Email - Fast, efficient and dangerous

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Every day, on average, over 190 billion1 emails are sent throughout the world.  That figure represents a huge challenge for information security professionals and organisations globally.  

The cost of email
Just as email is the preferred method of communication for many businesses, it is also a popular vehicle for fraudsters, spammers and those wishing to distribute malicious software. To them, email represents a cheap, efficient and expedient method to target specific individuals, organisations or the masses. 

Due to the sheer volume of email messages we receive on a daily basis, many users have to review, reply or action the email messages they receive with haste, lest inboxes become overwhelmed.  This haste can result in reduced vigilance and indicators that suggest the email may not be all it seems are often overlooked.

What is considered phishing or spear phishing?
The use of email by those with the end goal of defrauding their targets leverages the inherent trust that people put in information they receive from people they know or respect; a concept known as social engineering.  Perpetrators typically obfuscate the source address of their emails by using a trusted name, be it a work colleague, friend or authoritative figure in the hope that an unwary recipient will open the email and take action on the instructions contained therein; a process known as phishing or spear phishing.  Phishing attacks are one of the most common methods used to first gain access to an organisation’s sensitive information. 

While social networking sites such as LinkedIn and Facebook can be valuable tools to businesses, and an “About Us” or “Meet the Team” section on a website helps to personalise an organisation, they also offer a rich source of information which can be misused by fraudsters.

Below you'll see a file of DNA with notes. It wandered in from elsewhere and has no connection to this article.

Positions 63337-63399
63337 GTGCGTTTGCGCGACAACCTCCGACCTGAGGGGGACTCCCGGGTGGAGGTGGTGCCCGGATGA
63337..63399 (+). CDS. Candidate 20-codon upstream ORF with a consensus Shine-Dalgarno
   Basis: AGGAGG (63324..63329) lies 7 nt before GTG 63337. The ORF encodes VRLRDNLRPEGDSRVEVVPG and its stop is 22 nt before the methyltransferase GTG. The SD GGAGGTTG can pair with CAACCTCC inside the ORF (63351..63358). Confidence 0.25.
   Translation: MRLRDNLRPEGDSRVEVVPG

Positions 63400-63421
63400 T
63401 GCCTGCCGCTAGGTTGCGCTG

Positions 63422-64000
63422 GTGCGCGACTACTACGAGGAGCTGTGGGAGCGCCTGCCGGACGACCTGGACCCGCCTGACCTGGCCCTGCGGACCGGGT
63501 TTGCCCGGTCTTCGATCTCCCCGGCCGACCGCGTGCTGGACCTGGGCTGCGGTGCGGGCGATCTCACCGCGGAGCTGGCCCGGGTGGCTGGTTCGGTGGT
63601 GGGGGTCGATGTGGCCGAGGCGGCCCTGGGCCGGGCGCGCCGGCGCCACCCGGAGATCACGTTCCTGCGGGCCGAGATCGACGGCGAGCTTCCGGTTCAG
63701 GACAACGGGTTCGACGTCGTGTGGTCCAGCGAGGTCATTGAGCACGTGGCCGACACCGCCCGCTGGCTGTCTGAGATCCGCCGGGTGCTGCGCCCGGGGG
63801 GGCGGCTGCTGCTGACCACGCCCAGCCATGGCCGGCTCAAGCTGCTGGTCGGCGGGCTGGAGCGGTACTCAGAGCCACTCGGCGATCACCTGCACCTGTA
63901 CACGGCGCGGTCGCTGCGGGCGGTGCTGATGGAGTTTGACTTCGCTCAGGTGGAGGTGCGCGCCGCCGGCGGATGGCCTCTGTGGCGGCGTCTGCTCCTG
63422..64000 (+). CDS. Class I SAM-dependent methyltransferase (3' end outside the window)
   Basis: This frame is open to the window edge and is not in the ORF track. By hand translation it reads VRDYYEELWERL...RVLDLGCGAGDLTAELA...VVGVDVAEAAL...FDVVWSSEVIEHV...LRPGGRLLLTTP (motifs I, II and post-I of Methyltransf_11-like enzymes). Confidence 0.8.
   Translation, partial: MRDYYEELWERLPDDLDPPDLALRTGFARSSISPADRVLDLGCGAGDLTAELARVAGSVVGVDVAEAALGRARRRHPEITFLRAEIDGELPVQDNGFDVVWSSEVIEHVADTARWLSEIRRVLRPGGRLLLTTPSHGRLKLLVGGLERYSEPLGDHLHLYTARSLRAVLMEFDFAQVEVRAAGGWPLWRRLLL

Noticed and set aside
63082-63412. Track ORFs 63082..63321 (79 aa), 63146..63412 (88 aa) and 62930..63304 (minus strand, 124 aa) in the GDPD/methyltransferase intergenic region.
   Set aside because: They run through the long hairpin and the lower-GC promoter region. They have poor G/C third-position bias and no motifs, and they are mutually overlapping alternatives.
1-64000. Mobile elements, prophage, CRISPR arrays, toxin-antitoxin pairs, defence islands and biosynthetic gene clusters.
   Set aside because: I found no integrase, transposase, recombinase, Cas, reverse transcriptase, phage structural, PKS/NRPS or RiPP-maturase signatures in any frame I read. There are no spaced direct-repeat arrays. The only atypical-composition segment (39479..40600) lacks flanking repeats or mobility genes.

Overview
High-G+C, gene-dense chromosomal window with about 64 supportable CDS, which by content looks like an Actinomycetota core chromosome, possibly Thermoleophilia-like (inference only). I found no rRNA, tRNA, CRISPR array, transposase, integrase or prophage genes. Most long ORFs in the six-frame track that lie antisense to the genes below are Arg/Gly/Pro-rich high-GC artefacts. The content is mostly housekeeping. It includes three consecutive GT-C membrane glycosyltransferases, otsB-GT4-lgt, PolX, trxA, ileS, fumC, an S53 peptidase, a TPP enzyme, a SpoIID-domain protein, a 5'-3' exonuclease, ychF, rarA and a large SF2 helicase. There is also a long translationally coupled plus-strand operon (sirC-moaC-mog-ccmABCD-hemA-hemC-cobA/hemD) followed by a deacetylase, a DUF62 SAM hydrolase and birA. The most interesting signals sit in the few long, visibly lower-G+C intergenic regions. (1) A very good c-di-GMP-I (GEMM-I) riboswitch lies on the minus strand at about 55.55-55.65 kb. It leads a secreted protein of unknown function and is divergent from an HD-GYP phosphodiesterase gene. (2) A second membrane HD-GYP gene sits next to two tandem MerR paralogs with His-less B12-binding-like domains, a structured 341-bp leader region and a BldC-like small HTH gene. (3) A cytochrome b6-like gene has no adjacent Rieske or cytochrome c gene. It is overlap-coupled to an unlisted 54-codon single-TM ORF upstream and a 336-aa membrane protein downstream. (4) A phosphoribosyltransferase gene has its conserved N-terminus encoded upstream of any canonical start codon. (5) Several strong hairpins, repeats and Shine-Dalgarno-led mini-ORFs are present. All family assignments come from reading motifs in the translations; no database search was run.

During 2014, EY has assisted a number of organisations respond to incidents where they have been targeted with fraudulent payment requests via email. During these campaigns, one or more staff members received emails purporting to be from senior executives in the target organisations, containing instructions to make urgent payments via wire transfer. In the majority of these incidents, the email address linked to the sender appeared to be from a recognized authorized email address at first glance but upon closer inspection, it was discovered that the email address had been spoofed, contained a single letter duplicated or a similarly shaped letter exchanged from the ‘original’. 

Phishing and spear phishing emails may contain an attachment or a link to what may appear to be a legitimate website.  The links often send the user to a malicious ‘copy’ of a legitimate website, such as a banking or social media website for example, which is designed to steal their login credentials.

We have also observed a significant increase in the number of organisations seeking our help in responding to ransomware incidents. A common delivery method for ransomware is via phishing emails where the perpetrator impersonates a reputable organisation; recent examples targeting Australian businesses have impersonated Australia Post and Energy Australia.

Minimising your exposure
One of the most important tools in the fight against phishing is vigilance. Employees must treat each and every email with a degree of caution, especially emails that contain links or attachments.  While technology does assist in the prevention of phishing attacks, individual responsibility and awareness of social engineering tactics is the strongest line of defence.  

A few tips for recognising fraudulent or phishing emails:

  • Always be suspicious - treat every email with caution
  • Check for poor spelling and grammar
  • Hover over links to confirm their validity
  • Don’t open attachments unless you are certain that the source can be trusted
  • Read an email more than once - particularly when emails contain instructions or requests
  • If in doubt, contact the sender to confirm that the email is valid, preferably in person or via telephone.

These tips are a good place to start, however, a comprehensive employee education and awareness program that is delivered regularly is perhaps the best defence.  

1Email Statistics Report, 2013 - 2017